NASHVILLE, Tenn. (WTVF) — More than 40 people gathered at Vanderbilt University's Divinity School for a conversation about reducing community trauma resulting from teen crimes in Nashville.
Travis Claybrooks is the CEO and founder of Raphah Institute, a non-profit that helps people deal with trauma in society. Part of the strategic meeting on Saturday focused on restorative justice practices.
"Restorative justice is a way that we address a form of trauma that results from crime in our neighborhood. Young people who are arrested for certain felonies can have the opportunity to have conversations with people that they have harmed exploring together ways to repair it," he said.
Claybrooks started a pilot program which allows teen offenders a chance to face victims and mutually fix the problem; if the victims want to do so. The program started in late July 2018 and have looked at 16 cases with the help from the Davidson County Juvenile Justice Center.
"Trauma is public enemy Number One. We have to think about how do we respond to it when it happens. Whether it happens in the form of a crime, abuse, neglect or isolation we want to respond to it restoratively. We also want to respond to the person who is causing it. Often times the person who is causing trauma is also a victim of trauma and so we have to embrace all of that as we respond," Claybrooks said.
"Together we can help Nashville become a trauma-free city. We have it. I think today was a demonstration of people coming together in concrete terms about how to do it and how to get there," Claybrooks said.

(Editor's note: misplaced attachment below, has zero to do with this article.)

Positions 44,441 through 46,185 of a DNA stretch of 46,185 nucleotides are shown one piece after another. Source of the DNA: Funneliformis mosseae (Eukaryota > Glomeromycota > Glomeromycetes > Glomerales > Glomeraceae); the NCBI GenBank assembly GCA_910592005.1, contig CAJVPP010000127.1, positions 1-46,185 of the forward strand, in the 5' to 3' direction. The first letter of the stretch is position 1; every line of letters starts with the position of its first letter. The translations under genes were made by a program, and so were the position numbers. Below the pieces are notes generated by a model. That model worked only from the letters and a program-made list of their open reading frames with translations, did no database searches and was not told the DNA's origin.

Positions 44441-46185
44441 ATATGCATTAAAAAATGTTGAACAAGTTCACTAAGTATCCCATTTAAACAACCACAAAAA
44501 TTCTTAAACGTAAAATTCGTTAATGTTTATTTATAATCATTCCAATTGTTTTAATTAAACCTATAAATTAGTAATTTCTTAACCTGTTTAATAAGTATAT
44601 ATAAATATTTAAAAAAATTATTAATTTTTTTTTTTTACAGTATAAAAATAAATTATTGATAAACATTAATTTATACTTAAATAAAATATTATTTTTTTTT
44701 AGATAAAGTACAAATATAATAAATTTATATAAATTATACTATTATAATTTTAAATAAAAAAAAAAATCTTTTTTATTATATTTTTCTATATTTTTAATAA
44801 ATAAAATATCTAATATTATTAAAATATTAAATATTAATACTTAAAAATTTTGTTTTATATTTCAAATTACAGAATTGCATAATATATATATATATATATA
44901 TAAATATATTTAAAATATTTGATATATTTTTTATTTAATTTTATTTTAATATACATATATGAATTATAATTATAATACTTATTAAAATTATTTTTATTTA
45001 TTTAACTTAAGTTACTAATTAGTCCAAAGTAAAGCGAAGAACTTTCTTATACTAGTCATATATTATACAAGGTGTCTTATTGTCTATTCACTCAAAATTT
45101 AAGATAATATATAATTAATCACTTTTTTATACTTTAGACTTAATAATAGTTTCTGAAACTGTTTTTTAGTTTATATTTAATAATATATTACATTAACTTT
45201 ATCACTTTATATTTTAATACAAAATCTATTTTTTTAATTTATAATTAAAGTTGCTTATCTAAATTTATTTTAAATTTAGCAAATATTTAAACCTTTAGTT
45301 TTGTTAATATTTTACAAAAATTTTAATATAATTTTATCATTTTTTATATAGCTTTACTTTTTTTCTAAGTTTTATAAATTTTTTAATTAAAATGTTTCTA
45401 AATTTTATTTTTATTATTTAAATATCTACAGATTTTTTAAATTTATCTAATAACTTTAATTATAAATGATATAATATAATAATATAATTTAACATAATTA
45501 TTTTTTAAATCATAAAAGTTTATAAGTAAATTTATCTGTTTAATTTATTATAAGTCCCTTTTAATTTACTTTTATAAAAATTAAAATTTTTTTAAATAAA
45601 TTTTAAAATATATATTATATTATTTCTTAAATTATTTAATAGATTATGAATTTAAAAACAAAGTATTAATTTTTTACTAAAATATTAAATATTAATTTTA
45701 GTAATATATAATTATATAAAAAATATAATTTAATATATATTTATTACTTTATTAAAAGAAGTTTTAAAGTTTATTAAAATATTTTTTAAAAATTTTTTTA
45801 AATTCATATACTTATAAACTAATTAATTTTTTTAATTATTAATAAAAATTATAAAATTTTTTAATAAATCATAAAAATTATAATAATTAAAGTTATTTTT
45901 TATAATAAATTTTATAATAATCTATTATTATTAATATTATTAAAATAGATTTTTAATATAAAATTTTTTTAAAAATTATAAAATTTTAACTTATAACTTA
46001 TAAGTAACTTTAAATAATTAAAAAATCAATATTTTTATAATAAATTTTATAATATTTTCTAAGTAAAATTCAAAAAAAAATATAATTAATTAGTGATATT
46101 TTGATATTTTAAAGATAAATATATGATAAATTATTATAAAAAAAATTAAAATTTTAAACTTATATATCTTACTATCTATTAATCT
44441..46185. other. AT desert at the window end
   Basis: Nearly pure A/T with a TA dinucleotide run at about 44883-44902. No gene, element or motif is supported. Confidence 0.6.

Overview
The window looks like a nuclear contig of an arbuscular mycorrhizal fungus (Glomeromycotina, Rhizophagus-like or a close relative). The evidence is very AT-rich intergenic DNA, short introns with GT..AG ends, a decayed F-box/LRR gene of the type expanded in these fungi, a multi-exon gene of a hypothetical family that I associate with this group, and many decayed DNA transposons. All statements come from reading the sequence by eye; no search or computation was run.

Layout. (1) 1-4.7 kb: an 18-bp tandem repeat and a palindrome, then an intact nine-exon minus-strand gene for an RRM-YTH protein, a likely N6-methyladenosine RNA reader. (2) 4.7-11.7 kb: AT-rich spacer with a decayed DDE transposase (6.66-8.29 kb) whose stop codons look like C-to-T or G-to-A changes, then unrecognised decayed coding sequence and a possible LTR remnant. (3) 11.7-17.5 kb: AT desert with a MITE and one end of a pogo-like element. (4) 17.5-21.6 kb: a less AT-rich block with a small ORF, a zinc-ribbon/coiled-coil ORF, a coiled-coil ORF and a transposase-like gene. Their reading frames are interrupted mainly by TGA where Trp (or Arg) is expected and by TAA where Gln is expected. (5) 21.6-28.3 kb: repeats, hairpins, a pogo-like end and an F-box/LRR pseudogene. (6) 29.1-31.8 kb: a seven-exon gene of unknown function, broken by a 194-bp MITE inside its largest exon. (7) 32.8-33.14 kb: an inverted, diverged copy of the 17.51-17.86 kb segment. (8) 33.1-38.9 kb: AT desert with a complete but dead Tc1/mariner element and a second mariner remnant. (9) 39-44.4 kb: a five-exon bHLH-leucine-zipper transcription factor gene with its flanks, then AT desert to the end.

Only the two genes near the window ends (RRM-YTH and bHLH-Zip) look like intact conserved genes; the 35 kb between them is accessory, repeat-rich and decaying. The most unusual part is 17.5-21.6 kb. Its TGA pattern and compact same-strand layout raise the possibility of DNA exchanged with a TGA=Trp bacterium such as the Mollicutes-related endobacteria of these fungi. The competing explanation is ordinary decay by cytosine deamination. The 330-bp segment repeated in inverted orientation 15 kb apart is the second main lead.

Attendees broke out in activity groups and came up with ways to help Nashville's youth who are committing serious crimes.
"That's what's happening right now, the trauma is growing. If you look at the big picture, small amounts of children in Davidson County are responsible for 100 percent of the problems. The community understands that some of the burden is on them as a community to help fix this problem. It's not just a government issue, it's not just a systems issue, it's a community issue," Metro police Lieutenant Blain Whited said.
Whited helps run Metro's Juvenile Crime Task Force. Since January 1st, the Juvenile Crimes Task Force has recovered 46 stolen or carjacked vehicles and seized 39 guns.
"Things look bleak sometimes especially when we're talking about youth. 12-year-old kids going out committing armed robberies that can paint a dark picture of your city. So one, there's a lot of hope left in this city and two, the word community was floated around a lot," Whited said.
Claybrooks said his committee will take the ideas from today's attendees and review them.